I definitely have to “get over” my idea that I need to baby my clothes, or not wear them because I’m concerned about ruining them, or having them to wear later. I do this ALL the time, and this is something I desperately want to get over. For example, the OAK dress that I love? I’ve only worn it one other time since I got it. I reach for it, but then I think I’m “wasting” a wear if I’m only going to run errands; I should save it for a more interesting occasion. I also don’t wear it if I’m just going to be at home working, because I hate to wear stuff at home that I also wear out – as I may have mentioned before, I have two pretty distinct wardrobes, even though I have an extremely casual lifestyle!
Ultimately, this is what I want to work on the most; this idea that even if I’m sitting in my own office at home, I can’t wear “real” clothes, or something that I would wear outside of the house if I was traveling to an office. (I do actually wear real clothes, dresses mostly, or “home” leggings – never my James Perse leggings!!). This, I think, is a more deeply seated emotional issue that stems from I don’t know what, but something I need to deal with.
If there’s one thing that disturbs me the most about my closet is that I have things in it that I don’t wear. I WANT to wear the things I have; I didn’t spend money on things and acquire things I truly love to just have them sit around not being worn. So as I see it, I either need to create situations every day where I do wear the things I love (even if I’m just sitting in my own office at home), or get rid of even more things so I really do only have things in my closet that I TRULY WEAR.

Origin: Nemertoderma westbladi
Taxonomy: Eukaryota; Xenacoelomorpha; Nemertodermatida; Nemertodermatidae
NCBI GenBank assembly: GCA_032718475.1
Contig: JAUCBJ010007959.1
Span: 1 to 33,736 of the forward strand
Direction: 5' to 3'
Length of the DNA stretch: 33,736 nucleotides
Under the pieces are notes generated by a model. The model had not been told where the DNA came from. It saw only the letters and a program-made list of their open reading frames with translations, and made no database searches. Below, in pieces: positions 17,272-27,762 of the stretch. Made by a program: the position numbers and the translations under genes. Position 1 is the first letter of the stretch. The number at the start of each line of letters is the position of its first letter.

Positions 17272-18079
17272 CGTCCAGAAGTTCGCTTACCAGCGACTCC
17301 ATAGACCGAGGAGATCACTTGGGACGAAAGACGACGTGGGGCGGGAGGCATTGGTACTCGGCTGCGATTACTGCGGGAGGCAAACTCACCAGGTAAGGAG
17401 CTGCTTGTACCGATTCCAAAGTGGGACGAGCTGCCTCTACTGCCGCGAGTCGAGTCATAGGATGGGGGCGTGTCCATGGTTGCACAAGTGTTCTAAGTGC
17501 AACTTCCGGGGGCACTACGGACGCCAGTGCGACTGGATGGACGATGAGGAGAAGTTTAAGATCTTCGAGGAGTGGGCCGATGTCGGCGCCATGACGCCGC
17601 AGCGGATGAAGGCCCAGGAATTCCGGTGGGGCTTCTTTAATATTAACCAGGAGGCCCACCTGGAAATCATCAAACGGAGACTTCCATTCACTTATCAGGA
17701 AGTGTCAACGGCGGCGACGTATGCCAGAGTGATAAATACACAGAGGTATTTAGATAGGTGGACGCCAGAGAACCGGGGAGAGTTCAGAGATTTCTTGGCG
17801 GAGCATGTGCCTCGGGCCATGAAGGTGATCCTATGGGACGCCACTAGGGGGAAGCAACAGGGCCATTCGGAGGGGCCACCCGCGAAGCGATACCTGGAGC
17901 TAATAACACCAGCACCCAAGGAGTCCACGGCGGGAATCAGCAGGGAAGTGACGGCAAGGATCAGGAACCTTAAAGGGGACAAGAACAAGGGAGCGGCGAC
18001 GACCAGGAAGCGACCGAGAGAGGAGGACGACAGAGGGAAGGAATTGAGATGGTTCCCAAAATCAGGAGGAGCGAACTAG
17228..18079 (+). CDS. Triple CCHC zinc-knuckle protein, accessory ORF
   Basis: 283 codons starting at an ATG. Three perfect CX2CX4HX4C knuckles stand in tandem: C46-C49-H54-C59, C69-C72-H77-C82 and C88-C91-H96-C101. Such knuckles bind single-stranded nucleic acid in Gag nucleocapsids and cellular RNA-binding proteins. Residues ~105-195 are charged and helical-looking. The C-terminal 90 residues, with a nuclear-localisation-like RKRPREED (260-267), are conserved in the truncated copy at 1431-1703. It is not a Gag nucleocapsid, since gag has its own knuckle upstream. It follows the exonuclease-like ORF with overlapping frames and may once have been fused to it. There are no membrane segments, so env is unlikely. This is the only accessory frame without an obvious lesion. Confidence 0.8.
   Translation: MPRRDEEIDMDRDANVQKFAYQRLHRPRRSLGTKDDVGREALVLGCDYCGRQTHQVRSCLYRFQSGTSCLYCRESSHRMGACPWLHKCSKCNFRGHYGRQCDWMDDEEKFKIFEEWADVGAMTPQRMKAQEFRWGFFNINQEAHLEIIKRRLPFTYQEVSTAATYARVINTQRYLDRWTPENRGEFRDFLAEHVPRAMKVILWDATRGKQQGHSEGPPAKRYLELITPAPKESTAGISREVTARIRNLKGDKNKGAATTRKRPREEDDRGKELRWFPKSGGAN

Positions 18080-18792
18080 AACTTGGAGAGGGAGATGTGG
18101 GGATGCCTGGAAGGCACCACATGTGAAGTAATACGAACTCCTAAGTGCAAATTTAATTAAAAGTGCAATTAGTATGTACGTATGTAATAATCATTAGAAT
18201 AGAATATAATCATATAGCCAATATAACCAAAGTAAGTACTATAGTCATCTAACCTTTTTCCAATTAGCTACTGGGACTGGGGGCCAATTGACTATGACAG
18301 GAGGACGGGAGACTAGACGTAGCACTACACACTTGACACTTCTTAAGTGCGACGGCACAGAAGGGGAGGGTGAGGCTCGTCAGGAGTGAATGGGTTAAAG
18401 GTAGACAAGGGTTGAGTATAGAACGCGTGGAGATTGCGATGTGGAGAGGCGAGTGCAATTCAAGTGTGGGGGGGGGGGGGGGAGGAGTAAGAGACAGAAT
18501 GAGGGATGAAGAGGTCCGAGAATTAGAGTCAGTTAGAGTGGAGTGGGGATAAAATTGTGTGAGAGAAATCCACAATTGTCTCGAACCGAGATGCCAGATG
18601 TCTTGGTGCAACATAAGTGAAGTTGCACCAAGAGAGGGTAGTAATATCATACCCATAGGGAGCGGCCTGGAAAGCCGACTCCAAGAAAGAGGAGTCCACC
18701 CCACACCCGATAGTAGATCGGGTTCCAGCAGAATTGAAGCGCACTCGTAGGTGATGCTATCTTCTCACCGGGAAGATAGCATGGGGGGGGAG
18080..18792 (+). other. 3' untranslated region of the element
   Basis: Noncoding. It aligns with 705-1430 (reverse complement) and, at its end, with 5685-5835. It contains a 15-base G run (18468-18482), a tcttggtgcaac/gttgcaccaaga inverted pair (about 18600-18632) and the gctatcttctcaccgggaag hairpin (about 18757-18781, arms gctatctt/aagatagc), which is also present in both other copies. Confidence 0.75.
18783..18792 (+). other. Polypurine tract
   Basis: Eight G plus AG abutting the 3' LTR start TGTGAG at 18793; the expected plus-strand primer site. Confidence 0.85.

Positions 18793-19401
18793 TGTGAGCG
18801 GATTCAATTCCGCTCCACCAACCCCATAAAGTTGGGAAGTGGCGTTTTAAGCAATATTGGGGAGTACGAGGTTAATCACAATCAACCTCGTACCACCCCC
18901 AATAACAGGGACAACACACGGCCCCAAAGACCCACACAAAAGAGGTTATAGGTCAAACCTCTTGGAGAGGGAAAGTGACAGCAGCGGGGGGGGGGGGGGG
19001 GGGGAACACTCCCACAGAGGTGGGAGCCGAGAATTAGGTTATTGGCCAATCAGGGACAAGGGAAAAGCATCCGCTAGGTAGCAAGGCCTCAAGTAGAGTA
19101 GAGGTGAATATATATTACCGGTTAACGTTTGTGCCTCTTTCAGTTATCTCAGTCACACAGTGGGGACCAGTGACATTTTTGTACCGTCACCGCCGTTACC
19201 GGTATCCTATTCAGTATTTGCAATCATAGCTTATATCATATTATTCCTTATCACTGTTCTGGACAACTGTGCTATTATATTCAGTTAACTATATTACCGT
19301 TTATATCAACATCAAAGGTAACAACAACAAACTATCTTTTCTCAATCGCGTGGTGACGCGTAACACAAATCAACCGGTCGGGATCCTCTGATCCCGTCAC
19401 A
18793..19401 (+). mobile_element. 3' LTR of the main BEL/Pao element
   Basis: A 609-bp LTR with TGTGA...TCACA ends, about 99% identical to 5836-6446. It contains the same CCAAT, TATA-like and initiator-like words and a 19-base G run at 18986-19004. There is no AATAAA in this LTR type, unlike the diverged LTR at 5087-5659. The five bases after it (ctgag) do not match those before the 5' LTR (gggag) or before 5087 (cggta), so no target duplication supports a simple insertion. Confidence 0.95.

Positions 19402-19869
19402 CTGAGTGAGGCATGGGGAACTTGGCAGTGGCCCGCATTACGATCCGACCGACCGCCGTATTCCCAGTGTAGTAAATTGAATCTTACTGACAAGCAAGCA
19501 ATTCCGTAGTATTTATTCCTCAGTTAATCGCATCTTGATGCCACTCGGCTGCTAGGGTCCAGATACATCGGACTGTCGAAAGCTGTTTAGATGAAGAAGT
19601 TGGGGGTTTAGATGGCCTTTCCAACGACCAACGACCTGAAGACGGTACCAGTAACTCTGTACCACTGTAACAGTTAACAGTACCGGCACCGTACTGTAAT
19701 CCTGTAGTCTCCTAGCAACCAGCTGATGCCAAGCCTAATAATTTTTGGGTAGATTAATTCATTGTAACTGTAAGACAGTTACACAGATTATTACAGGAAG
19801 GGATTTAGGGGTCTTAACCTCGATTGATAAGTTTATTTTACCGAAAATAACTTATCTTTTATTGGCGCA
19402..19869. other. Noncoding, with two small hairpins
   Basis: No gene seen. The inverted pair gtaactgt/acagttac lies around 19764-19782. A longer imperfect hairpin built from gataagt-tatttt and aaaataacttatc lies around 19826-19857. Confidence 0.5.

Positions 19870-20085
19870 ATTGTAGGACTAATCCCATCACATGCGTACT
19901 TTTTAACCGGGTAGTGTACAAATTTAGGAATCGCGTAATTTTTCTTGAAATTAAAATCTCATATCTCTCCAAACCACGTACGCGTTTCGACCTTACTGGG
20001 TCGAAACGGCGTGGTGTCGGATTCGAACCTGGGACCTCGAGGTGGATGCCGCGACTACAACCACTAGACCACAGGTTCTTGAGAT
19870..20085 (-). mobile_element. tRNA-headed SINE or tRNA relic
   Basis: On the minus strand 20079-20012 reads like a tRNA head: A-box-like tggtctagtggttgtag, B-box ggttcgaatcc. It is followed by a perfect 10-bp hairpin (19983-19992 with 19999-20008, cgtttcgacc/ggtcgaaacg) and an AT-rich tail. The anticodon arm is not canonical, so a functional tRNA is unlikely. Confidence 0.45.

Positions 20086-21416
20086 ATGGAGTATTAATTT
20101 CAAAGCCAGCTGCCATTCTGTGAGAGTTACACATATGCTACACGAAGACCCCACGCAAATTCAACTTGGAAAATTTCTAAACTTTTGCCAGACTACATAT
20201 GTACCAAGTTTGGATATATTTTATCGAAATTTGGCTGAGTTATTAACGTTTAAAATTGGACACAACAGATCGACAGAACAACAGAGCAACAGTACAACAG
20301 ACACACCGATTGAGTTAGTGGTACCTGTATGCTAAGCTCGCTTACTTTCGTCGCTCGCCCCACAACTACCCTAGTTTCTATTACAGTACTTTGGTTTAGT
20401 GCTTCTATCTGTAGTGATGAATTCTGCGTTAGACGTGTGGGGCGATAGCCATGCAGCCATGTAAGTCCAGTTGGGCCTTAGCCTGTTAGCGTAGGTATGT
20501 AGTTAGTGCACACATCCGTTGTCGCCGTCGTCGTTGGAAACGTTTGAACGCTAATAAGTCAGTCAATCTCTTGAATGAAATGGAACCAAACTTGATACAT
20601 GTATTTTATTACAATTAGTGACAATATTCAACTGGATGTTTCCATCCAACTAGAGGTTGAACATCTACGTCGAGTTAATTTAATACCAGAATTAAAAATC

4. Is it really about quantity?
Jen made a comment the other day that the minimalist police weren’t going to come after me if I kept two nearly identical long black dresses instead of choose one to keep and getting rid of the other one, which REALLY Made me think.
I know there’s not one right way to be a minimalist, and honestly, I know that I can’t be a minimalist in the same way that other women are. I am a true fashion/style/shopping lover, and appreciate different silhouettes, shapes, textures, etc., which is why I will keep two nearly identical long black dresses. Because they ARE DIFFERENT enough.
This is where I differ strongly with many minimalist ideologues; you do not only need ONE BLACK DRESS. If you are a person who wants simple without regard to “fashion” or expressing your personal style, then yes, one black dress will probably suit you fine. Otherwise, you will need a long black sleeveless maxi dress with no embellishment at all, a long black sleeveless maxi dress with a tie-waist or at least a defined waist, a knee-length black t-shirt dress, a black sweatshirt dress, a knee-length sleeveless shift dress, a black oversized mid-length shirt dress…
See what I mean? I still think that’s minimal.
Having more than one black dress in exactly the same style is probably not necessary, but two won’t hurt you. Which gets me back to the Minimalist police.
First, they don’t exist 😉
Second, you will have reached your ideal minimal closet when you feel at peace with the items you have – not overwhelmed by them every time you open your closet doors. I am not there yet, but I desperately want to be…
I have many more thoughts, and as I mentioned above, I’ll do a post a week in this series exploring The Minimal Closet. However that looks.
I’d love to hear your thoughts. What questions do you ask yourself when you decide what to keep? or what to buy? What are the issues you struggle with in terms of wearing/buying/keeping your clothes?